Friday, May 20, 2011

Wisdom Teeth: Take two

Minor surgery on Friday afternoon means a movie marathon weekend for me!
So far, I've done The Tourist (Johnny Depp, Angelina Jolie) which was an excellent movie, even though I found the first bit slow, and Pearl Harbour. 
In eighth grade, my homeroom teacher showed us an extract of that movie, and I've had it in the back of my mind since. Today, I padded down and watched the three hours straight, crying like a baby for the last 30 minute stretch. I have a bad habit of relating characters to people I know, so anything with a Titanic-esque ending turns into a tear fest for me. 
It really is down to the end now, I have 4 weekends left to spend here, I can't believe it! It feels like this must be my 10th post, but alas, we're into the sixties now. By the time monday rolls around, I will only have one month left on the Mediterranean.
I have pledged to take 10 photos a day, plus enough video to do a montage. 
If anyone has any ideas for things I have to do before I fly home, just drop a comment!
It is very likely in depth movie reviews are to follow, since I have an abundance of time (and ibuprofen) on my hands, so without further ado, à bientot!

Monday, May 16, 2011

Can't Sleep

I was at the beach the other day, and an old man came by with his metal detector, and started asking me questions like where I was from. He had a big smile, and turned his head as he asked "as tu peur de me parler?" Are you afraid to speak to me?
I said no.
He laughed, ran his metal detector over my toes, and sent off the alarm, saying I was made of gold. He yanked a grubby handful of coins from his pocket, shuffled them with a callused finger and passed me one: a Franc from 1973. I thanked him, he waved it off, and off he went.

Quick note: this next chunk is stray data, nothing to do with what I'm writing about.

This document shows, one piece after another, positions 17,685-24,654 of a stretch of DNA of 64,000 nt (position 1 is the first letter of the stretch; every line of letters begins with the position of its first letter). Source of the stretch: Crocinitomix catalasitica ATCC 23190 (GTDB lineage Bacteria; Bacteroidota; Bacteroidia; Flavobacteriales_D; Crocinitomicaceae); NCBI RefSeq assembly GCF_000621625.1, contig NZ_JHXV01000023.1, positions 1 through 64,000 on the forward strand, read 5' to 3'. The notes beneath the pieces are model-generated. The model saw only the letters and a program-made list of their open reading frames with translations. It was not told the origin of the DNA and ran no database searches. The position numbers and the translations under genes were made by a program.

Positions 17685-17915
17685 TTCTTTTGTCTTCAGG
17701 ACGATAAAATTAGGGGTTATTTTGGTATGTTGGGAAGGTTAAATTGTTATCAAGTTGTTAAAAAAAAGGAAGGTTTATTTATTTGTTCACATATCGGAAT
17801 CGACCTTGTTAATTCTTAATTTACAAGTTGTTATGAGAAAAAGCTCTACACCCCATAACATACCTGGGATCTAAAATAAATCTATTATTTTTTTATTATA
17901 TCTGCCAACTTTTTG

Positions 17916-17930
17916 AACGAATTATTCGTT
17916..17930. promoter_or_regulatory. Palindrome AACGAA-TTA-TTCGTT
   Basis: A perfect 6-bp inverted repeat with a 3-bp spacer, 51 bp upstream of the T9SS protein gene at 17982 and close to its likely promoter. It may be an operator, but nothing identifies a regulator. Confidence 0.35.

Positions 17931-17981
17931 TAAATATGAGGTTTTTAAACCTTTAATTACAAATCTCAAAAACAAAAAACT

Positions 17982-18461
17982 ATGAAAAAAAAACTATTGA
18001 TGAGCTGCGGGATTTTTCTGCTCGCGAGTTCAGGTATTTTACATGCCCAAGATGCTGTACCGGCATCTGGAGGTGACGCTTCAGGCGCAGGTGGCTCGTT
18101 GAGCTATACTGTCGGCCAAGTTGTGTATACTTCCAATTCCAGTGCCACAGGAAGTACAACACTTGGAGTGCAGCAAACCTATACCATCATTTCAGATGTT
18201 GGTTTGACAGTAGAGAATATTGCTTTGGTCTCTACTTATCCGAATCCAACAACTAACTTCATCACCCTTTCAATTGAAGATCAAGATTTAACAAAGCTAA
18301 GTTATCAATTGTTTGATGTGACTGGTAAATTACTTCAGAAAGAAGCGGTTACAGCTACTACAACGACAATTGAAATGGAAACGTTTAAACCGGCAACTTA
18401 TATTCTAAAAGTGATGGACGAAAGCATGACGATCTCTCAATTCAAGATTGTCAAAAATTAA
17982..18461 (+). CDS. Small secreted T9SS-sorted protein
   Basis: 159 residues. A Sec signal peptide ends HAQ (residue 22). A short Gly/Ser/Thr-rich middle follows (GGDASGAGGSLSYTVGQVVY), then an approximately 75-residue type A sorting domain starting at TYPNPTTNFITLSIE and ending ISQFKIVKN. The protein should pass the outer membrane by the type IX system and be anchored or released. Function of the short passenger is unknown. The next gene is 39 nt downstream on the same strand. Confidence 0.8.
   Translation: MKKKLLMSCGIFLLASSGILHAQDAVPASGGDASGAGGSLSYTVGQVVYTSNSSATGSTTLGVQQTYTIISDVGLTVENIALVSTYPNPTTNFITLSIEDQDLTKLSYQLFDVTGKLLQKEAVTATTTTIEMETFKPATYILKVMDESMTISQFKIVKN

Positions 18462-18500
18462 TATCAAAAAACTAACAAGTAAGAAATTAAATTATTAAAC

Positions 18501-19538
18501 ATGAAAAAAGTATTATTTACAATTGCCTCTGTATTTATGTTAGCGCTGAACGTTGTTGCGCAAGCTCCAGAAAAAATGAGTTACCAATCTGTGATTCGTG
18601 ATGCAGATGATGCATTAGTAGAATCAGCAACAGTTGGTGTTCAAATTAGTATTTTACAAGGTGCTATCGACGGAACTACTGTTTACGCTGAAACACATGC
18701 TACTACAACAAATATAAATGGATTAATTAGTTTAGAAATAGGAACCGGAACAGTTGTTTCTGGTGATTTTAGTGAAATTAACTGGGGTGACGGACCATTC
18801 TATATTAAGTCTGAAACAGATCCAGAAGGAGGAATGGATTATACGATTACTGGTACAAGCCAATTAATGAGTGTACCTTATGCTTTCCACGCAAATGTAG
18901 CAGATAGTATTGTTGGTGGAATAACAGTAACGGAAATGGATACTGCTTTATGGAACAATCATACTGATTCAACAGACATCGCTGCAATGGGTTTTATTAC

I sat for a few minutes, thought about trying to turn it into a necklace, tried to think of a event from 73, contemplated curling up into a ball and rolling into the water and letting the tides take me away, and ended up on my feet chasing him along the shore.
Sir laughed, maybe he knew I had a question, and asked what I was doing here. The same old answer: studying. Same old reply: where? 
I never break the Girl Guide code, never tell a stranger where you go to school. So I always say music. 
He asks if I'm married. I laugh, and tell him that I'm not yet 17, and he says that he would have given me at least 18, and so I'm left wondering what the world looks like through eyes that make me old, are old themselves, and who are narrowing on the world while he rattles off what he's made off of selling his treasures.
Cutting to the point, I ask him what life is. 
He works every weekday, and every other day he combs the beach to help pay his 5 children's bills. He tells me to get married, keep my music and have a family, that's all that matters. Give your children a good life.
It's been on my mind since last week. I'm scrambling to remember his face, how can you lose someone who has marked you in a matter of days? In my mind, I find him again, and ask him what to do if I have to choose between the two, because I don't know if I can sing and give my family a good life too...
Food for thought: live for love, or for passion; a personalized mundane or a game of all-or-nothing by someone elses rules?
Do I have to run the pebbled beach calling "Sir, come back, I have another question"?

Tuesday, March 15, 2011

Mardi Quelconque

It's tuesday! What does that mean? Two very light bags;
- towel, one piece suit, the usual pool stuff + googles and wet cap
In France, swimming is a mandatory part of their gym class. I can do the crawl, but the "brass", which I had fondly nicknamed the froggy stroke, is pathetic! I'm sure that from an aerial perspective I look like a drowning inchworm!